This week I attended a author’s workshop in Montpellier, France. It was held at the Martin Luther King Jr Espace Annex on Boulevard Louis Blanc. As Black History Month is celebrated in the United States, I think it is wonderful that France has recognized the American civil rights leader with a permenant space in his honor. It is one of the large rooms of the Maison de Relations Internationales. In the annex is his portrait with the words to the “I Have A Dream” speech written in both French and English.
Mlk annex wide shot

Then There Were Three

wally andrew baguetteWhen I picked Wally up from the Gare in the center of Montpellier, I was thrilled to see him.  After I kissed him Hello, I kept playfully hitting him.  I think I needed to physically feel him to know that he has actually arrived.  He was tired after a full 12 hour trip, with a flight from the U.S. to Paris followed by a train ride to the south of France.  We immediately headed to get Andrew.

We met Andrew after school.  He was beyond excited that his Daddy had finally come to France to join us.  He knew Wally was eventually coming, but was beginning to loose hope that his Dad would visit.  He did not expect for his Daddy to pick him up from school.

Their reunion was a precious moment for me.  Andrew is a Daddy’s boy.

Andrew just wants to show Wally every place he has visited in France, so that his Dad can experience it.


The Drive Back – Conclusion

After a long rest following my odyssey the night before (being lost for 5 hours) I was refreshed and ready to move onto the next leg of my trip.  I still had a 4 hour drive ahead of me, so a pit stop was inevitable.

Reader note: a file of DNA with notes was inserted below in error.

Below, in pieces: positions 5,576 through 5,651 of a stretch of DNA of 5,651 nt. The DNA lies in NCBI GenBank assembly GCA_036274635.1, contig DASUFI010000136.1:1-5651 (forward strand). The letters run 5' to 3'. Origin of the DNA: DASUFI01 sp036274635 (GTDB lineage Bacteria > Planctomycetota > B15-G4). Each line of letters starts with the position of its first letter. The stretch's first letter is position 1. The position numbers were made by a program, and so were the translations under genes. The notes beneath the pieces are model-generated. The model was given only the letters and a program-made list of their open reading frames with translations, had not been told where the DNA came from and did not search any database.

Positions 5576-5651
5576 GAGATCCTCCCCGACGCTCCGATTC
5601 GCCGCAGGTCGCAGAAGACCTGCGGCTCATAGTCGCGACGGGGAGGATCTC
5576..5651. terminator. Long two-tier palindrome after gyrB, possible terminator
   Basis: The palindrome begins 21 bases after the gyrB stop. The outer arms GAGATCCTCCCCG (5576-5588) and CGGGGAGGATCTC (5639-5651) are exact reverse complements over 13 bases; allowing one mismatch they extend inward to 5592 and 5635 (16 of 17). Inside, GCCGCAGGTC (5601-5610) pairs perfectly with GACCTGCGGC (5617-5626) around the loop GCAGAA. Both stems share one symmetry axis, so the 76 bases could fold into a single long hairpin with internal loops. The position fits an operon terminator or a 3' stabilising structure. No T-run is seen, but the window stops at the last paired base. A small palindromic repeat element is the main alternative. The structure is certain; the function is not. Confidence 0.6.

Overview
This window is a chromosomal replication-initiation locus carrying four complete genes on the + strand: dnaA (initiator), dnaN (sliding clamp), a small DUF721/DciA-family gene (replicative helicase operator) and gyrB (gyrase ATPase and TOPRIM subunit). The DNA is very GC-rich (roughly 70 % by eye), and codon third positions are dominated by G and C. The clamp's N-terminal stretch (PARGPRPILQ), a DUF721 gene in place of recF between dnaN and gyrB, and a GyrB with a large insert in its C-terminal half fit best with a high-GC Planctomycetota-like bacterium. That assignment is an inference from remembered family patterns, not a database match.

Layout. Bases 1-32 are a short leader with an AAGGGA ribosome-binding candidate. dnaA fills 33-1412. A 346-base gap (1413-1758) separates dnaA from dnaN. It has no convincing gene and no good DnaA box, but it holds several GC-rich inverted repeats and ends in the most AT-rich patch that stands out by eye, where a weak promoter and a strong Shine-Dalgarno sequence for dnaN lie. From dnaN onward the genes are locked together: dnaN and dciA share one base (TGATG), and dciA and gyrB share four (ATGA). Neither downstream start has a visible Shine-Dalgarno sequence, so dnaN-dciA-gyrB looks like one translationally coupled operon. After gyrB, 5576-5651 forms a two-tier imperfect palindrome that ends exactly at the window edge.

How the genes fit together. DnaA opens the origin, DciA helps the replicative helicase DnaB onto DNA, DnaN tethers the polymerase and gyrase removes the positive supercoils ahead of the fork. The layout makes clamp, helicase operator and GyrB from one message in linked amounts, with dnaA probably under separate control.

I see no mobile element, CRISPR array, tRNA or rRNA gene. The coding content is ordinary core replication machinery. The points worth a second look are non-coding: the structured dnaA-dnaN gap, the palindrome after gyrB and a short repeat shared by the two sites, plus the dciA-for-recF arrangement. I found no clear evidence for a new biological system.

I’d read about a chateau in a place called Villenueve-Lebrom.  It had a moat and I’d never seen a moat in-person, so off I went in search of the chateau.  I did find it at the top of a hill just south of Clermont-Ferrand.  It wasn’t easy to find.  At one point my GPS announced “I am not able to guide you from this route.”

Seeing the chateau and the little old village that surrounds it was worth the trip.

villenueve lebron chateau



The Drive Back – Part 4

It was on the trip from Orleans to my hotel just outside of Clermont-Ferrand when things went haywire!!!!!!!!!!!!!!!!!!!!

I was lost for five hours in the dark.

We purchased a new GPS device for the trip from Montpellier to Magny Le Hongre, which is where Disneyland is located.  We didn’t want to get lost and miss an opportunity for Andrew to go to Euro Disneyland.

I, of course, have used a GPS in the past and did not feel the need to read the instruction manual.  MISTAKE.  Actually I am not sure that if I had read the instructions that I would have averted what happened next.